Placeholder Image

字幕表 動画を再生する

  • Humans have been fascinated with speed for ages.

  • The history of human progress is one of ever-increasing velocity,

  • and one of the most important achievements in this historical race

  • was the breaking of the sound barrier.

  • Not long after the first successful airplane flights,

  • pilots were eager to push their planes to go faster and faster.

  • But as they did so, increased turbulence

  • and large forces on the plane prevented them from accelerating further.

  • Some tried to circumvent the problem through risky dives,

  • often with tragic results.

  • Finally, in 1947, design improvements,

  • such as a movable horizontal stabilizer, the all-moving tail,

  • allowed an American military pilot named Chuck Yeager

  • to fly the Bell X-1 aircraft at 1127 km/h,

  • becoming the first person to break the sound barrier

  • and travel faster than the speed of sound.

  • The Bell X-1 was the first of many supersonic aircraft to follow,

  • with later designs reaching speeds over Mach 3.

  • Aircraft traveling at supersonic speed create a shock wave

  • with a thunder-like noise known as a sonic boom,

  • which can cause distress to people and animals below

  • or even damage buildings.

  • For this reason,

  • scientists around the world have been looking at sonic booms,

  • trying to predict their path in the atmosphere,

  • where they will land, and how loud they will be.

  • To better understand how scientists study sonic booms,

  • let's start with some basics of sound.

  • Imagine throwing a small stone in a still pond.

  • What do you see?

  • The stone causes waves to travel in the water

  • at the same speed in every direction.

  • These circles that keep growing in radius are called wave fronts.

  • Similarly, even though we cannot see it,

  • a stationary sound source, like a home stereo,

  • creates sound waves traveling outward.

  • The speed of the waves depends on factors

  • like the altitude and temperature of the air they move through.

  • At sea level, sound travels at about 1225 km/h.

  • But instead of circles on a two-dimensional surface,

  • the wave fronts are now concentric spheres,

  • with the sound traveling along rays perpendicular to these waves.

  • Now imagine a moving sound source, such as a train whistle.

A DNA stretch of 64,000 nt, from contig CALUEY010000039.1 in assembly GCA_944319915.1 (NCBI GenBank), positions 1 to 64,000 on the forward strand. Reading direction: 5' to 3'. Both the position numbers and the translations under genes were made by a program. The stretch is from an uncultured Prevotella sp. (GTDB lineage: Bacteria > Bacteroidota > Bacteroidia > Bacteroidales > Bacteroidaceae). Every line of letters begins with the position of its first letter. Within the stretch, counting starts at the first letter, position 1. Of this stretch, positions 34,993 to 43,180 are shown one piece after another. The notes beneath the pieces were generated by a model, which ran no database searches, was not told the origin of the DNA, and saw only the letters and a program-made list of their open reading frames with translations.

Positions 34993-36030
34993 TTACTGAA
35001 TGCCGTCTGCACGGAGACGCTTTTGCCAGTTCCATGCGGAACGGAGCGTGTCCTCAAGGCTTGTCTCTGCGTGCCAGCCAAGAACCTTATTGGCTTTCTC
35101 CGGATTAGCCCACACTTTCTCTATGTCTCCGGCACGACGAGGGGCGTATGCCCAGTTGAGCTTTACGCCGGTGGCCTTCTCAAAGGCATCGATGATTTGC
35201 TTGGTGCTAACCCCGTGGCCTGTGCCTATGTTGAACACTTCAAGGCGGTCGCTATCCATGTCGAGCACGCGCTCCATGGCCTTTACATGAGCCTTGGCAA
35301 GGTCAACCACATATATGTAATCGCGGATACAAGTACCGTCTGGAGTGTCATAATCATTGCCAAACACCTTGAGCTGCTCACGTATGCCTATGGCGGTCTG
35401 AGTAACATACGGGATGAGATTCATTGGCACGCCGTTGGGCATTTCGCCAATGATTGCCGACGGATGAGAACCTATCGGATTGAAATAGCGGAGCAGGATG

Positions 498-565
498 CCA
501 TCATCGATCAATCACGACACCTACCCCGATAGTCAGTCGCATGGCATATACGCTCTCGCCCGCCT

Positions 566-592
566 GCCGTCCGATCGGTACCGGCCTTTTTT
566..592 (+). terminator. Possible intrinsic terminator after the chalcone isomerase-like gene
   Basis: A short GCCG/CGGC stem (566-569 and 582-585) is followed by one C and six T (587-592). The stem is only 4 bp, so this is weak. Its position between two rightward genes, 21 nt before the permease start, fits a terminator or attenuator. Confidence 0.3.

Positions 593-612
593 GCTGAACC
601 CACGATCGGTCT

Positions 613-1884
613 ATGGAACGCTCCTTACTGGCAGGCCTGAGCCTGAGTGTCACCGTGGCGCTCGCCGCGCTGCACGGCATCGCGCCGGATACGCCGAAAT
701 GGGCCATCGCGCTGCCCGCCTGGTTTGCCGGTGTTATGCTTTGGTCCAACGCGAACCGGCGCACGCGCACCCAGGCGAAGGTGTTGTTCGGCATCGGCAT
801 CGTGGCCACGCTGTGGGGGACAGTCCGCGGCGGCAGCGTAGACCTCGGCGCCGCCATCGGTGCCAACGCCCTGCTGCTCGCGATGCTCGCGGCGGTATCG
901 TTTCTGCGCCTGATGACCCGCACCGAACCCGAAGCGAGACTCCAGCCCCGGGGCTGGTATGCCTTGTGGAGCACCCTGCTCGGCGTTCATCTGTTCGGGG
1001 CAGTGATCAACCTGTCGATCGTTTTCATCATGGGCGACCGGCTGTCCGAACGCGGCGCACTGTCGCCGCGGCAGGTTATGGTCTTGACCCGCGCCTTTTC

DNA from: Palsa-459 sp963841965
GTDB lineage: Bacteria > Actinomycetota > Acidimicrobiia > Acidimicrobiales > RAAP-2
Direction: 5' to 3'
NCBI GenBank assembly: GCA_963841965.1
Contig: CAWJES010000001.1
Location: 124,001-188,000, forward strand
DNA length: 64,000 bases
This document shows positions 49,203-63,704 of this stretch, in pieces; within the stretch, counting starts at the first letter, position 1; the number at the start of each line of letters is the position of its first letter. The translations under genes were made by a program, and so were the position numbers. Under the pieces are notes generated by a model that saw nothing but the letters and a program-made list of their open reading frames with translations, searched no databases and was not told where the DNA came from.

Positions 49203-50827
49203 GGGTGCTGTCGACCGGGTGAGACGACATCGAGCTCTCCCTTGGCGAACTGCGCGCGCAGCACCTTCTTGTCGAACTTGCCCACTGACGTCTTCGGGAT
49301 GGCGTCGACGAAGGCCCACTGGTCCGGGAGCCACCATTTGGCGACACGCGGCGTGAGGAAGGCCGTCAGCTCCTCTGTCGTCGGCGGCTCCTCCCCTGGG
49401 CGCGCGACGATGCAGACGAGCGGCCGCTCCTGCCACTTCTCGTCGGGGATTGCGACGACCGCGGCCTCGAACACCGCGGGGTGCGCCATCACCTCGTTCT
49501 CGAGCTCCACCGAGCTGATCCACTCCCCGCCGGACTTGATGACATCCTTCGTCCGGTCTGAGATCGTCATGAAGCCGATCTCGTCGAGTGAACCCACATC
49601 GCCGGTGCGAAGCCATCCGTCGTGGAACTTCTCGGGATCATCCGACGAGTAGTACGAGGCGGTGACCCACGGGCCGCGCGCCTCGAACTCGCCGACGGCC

• As the source keeps moving in a certain direction,

  • the successive waves in front of it will become bunched closer together.

  • This greater wave frequency is the cause of the famous Doppler effect,

  • where approaching objects sound higher pitched.

  • But as long as the source is moving slower than the sound waves themselves,

  • they will remain nested within each other.

  • It's when an object goes supersonic, moving faster than the sound it makes,

  • that the picture changes dramatically.

  • As it overtakes sound waves it has emitted,

  • while generating new ones from its current position,

  • the waves are forced together, forming a Mach cone.

  • No sound is heard as it approaches an observer

  • because the object is traveling faster than the sound it produces.

  • Only after the object has passed will the observer hear the sonic boom.

  • Where the Mach cone meets the ground, it forms a hyperbola,

  • leaving a trail known as the boom carpet as it travels forward.

  • This makes it possible to determine the area affected by a sonic boom.

  • What about figuring out how strong a sonic boom will be?

  • This involves solving the famous Navier-Stokes equations

  • to find the variation of pressure in the air

  • due to the supersonic aircraft flying through it.

  • This results in the pressure signature known as the N-wave.

  • What does this shape mean?

  • Well, the sonic boom occurs when there is a sudden change in pressure,

  • and the N-wave involves two booms:

  • one for the initial pressure rise at the aircraft's nose,

  • and another for when the tail passes,

  • and the pressure suddenly returns to normal.

  • This causes a double boom,

  • but it is usually heard as a single boom by human ears.

  • In practice, computer models using these principles

  • can often predict the location and intensity of sonic booms

  • for given atmospheric conditions and flight trajectories,

  • and there is ongoing research to mitigate their effects.

  • In the meantime, supersonic flight over land remains prohibited.

  • So, are sonic booms a recent creation?

  • Not exactly.

  • While we try to find ways to silence them,

  • a few other animals have been using sonic booms to their advantage.

  • The gigantic Diplodocus may have been capable of cracking its tail

  • faster than sound, at over 1200 km/h, possibly to deter predators.

  • Some types of shrimp can also create a similar shock wave underwater,

  • stunning or even killing pray at a distance

  • with just a snap of their oversized claw.

  • So while we humans have made great progress

  • in our relentless pursuit of speed,

  • it turns out that nature was there first.

Humans have been fascinated with speed for ages.

字幕と単語

動画の操作 ここで「動画」の調整と「字幕」の表示を設定することができます

B2 中上級

TED-ED】ソニックブーム問題-カテリーナ・カオウリ (【TED-Ed】The sonic boom problem - Katerina Kaouri)

  • 707 66
    稲葉白兎 に公開 2021 年 01 月 14 日
動画の中の単語